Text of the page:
A June 16 article incorrectly said that Washington Nationals manager Frank Robinson was less than two months from his 70th birthday. Robinson's birthday is Aug. 31. (Published 7/1/2005)
Nationals 6, Angels 3
Reprinted from yesterday's late editions
-- It started innocently enough. The Anaheim Angels held a two-run lead in the top of the seventh when Angels Manager Mike Scioscia summoned right-hander Brendan Donnelly from the bullpen. Washington Nationals Manager Frank Robinson climbed from the dugout, eyes trained on Donnelly -- and his glove.
Need some spice to the early part of your summer? Try Angel Stadium Tuesday night. Over the next five minutes, Donnelly was ejected, Robinson got in Scioscia's face, the glove in question was confiscated, the benches and bullpens cleared, and Jose Guillen -- the Nationals' right fielder and erstwhile Angel, who left Anaheim under controversial circumstances -- appeared to snap.
Whatever happened in the middle of it all, Guillen was there. In the ejection, the scrum and the result of the game. Apparently spurred on by the controversy, the Nationals used Guillen's two-run home run to tie things in the eighth and Junior Spivey's RBI single to take the lead, snatching a 6-3 victory to extend their lead in the National League East to a season-high two games -- and leaving plenty of controversy behind.
It all made for quite a scene in front of a crowd of 43,874, which buzzed about the altercation, then lustily booed Guillen's every move -- when he caught balls in the outfield, when he came to the plate in the eighth. The only time he silenced them was by ripping the homer off Scot Shields, the shot that tied the score, his first homer since May 25. Guillen, of course, was traded in the offseason from Anaheim to Washington at least in part because of an incident in which he tossed his helmet toward Scioscia after being replaced by a pinch runner last September.
Tuesday's incident was fascinating, particularly because Donnelly hadn't thrown a pitch. The Angels took a 3-1 lead against starter Livan Hernandez -- who lasted 52/3 innings -- with a pair of two-out hits in the sixth from Darin Erstad and Vladimir Guerrero that broke a 1-1 tie.
Angels starter Ervin Santana, appearing in just his third major league game, kept the Nationals quiet for much of the night, allowing just a run in the sixth before walking the leadoff man, Spivey, to start the seventh. Catcher Brian Schneider hit into a fielder's choice, and Robinson called on Carlos Baerga to pinch-hit for shortstop Cristian Guzman.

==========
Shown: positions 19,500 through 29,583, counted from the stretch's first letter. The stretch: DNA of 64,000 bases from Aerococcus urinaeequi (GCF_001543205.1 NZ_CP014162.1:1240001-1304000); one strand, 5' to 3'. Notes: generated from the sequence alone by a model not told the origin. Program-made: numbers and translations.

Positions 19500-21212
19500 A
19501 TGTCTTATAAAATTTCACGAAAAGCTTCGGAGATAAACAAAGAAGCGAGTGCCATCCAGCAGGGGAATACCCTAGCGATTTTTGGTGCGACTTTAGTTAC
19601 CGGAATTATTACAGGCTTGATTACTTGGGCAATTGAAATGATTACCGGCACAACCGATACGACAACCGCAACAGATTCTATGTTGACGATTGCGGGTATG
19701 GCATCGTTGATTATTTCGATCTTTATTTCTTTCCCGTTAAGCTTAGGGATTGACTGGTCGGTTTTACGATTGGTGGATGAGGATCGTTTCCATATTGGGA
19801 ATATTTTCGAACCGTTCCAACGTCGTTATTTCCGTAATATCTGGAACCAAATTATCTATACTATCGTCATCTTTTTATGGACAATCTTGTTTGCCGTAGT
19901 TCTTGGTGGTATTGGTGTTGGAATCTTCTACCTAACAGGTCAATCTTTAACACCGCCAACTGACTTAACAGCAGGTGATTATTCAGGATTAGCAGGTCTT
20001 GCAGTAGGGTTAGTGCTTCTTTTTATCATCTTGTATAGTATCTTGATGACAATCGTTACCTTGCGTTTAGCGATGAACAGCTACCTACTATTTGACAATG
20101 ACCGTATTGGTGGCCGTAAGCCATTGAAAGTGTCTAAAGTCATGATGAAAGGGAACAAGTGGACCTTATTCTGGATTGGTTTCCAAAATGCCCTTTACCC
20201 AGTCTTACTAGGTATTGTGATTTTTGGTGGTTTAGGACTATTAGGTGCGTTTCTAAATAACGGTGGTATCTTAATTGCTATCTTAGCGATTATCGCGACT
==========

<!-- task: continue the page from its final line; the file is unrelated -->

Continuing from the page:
That sent Scioscia to the mound to get Santana, who had done his job, and left to a rousing ovation. Donnelly, who allowed a pair of walk-off homers on the Angels' recent road trip, entered to face Baerga. Robinson was waiting for him.
After Donnelly warmed up, Robinson indicated to home plate umpire Tim Tschida that he wanted Donnelly's glove checked -- before he threw a pitch to Baerga. Tschida took Donnelly's glove, and all four umpires converged in front of the mound. Scioscia came on the field, and was told to stand aside while the umpires conferred, which they did for perhaps two minutes.
Scioscia was then invited to join the conversation, and began speaking in an animated fashion to Tschida. But when he emerged from the huddle, he signaled with his right arm to the Angels' bullpen, calling for Shields. Donnelly, ejected for having a "foreign subject" on his glove, started toward the dugout without his glove, which was taken by an official through a door behind home plate.
That's when Scioscia walked toward Robinson, still standing on the first base line. Scioscia made a brief argument, then turned back toward the Angels' dugout. Robinson, less than two months shy of his 70th birthday, followed, pointing and yelling. The two men nearly came face to face, and the benches emptied.
In the middle of it, something set off Guillen. Many of the players were on the outskirts of the horde, and Robinson and Scioscia -- as upset as they both were -- were unlikely to come to blows. But Guillen was suddenly a hurricane. Bench coach Eddie Rodriguez and Jose Martinez, a bullpen catcher and batting practice pitcher for the Nationals, had to manhandle Guillen back into the dugout.
The gamesmanship wasn't over. Scioscia had the glove of Nationals reliever Gary Majewski checked before the bottom of the seventh, but Majewski remained in the game. Then, the worst-case scenario for the Angels -- Guillen as the hero. Shields opened the eighth by hitting Ryan Church with a pitch, and Guillen followed with a screaming line shot to left, into the Angels' bullpen.
With one out, the Nationals' rally continued when Orlando Cabrera, the Angels' shortstop, booted a ball hit by Vinny Castilla. Wil Cordero singled Castilla to third, and Spivey followed with a sharp single to right, making it 4-3. Schneider drove home the final run of the inning on a sacrifice fly, and the Nationals added another -- on another error by Cabrera, the former Montreal Expo -- in the ninth.
There is one more game remaining in this series. And as much as Guillen has decided that "The past is the past" would serve as his mantra when dealing with questions about Anaheim, he made sure Tuesday night that the past would resurface.